Owing to the strong interdependence of subglacial hydrological conditions and mechanical processes and properties at the glacier base, the analysis of data from borehole instruments cannot be complete without some means of measuring subglacial water pressures. Boreholes drilled to the bed are often assumed to act as manometers, allowing the water levels within them to be interpreted as subglacial water pressures. Most water-pressure transducers record the resistance of strain gauges bonded to a diaphragm as it flexes in response to the pressure differential imposed across it. The inner cavity of such transducers is commonly sealed at a fixed pressure (often termed 'absolute' or 'sealed-gauge' devices in contrast to 'relative' devices, in which a gland in the supply cable maintains the cavity at atmospheric pressure). Water-pressure transducers, which are typically 4-5 cm long (with the open pressure port at their base) and 2-3 cm in diameter, may be purchased as sealed units with cable attached (expensive but effective) or as open units that may be cast in resin, leaving only the pressure port exposed. Clear resin is recommended for home-potting, such that the cables and contacts may be viewed in the event of a problem. The most common problems encountered in using such sensors are shorting by water due to imperfect sealing, and damage to the conductor strain-gauge contacts within the body of the transducer. These strain-gauge contacts may be particularly fragile and damage may be caused by water ingress, build-up and discharge of static electricity, and rough handling.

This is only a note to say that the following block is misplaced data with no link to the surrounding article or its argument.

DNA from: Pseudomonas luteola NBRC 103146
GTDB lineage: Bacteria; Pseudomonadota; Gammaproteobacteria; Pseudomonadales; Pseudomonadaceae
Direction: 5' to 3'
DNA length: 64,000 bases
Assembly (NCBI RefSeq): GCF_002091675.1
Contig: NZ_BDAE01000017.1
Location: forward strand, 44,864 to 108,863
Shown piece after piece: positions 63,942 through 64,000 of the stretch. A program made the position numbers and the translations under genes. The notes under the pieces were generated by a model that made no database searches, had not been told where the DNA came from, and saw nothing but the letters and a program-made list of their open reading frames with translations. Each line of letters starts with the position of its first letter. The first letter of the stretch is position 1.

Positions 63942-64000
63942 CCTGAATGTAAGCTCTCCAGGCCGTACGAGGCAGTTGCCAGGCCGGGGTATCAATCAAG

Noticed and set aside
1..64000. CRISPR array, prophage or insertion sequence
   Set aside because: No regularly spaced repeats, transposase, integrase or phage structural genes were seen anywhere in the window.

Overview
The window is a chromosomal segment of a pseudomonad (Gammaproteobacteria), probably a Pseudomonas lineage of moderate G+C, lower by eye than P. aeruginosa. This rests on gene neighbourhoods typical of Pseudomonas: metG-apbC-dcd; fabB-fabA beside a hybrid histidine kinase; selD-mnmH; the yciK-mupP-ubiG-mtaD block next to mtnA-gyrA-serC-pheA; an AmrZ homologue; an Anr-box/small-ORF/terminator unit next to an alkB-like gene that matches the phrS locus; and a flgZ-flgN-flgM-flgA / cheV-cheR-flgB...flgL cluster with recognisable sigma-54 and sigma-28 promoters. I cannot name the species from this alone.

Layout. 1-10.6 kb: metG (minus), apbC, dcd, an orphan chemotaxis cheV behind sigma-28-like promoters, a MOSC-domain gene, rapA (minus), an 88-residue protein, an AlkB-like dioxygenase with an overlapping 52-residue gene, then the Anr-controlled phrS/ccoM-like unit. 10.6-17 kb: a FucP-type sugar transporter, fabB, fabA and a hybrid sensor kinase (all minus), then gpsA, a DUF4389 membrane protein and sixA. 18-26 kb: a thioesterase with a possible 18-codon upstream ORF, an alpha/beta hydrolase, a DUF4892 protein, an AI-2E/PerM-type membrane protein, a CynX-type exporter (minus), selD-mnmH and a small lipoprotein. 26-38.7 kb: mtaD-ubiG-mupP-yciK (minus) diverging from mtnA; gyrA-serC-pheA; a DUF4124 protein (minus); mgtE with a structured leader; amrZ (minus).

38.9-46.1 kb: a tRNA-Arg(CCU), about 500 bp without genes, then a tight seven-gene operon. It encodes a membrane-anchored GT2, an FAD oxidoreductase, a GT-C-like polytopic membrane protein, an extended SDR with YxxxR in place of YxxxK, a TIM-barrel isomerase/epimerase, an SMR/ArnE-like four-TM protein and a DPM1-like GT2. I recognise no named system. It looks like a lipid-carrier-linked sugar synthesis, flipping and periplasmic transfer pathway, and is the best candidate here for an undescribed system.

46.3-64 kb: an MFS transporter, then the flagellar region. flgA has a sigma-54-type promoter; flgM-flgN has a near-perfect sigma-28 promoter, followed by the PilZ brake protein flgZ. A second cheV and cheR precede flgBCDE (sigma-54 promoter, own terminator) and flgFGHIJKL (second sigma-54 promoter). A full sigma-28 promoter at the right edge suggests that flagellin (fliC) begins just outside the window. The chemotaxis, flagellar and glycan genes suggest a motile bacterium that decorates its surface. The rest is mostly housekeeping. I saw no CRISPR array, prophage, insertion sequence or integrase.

We suspend our sensors on their cables in the borehole ca. 0.25-0.5 m above the bed. If a sensor is positioned too low, it may become packed with debris or sheared by glacier motion; if a sensor is positioned too high, the borehole water level might drop below it during periods of low subglacial water pressures.
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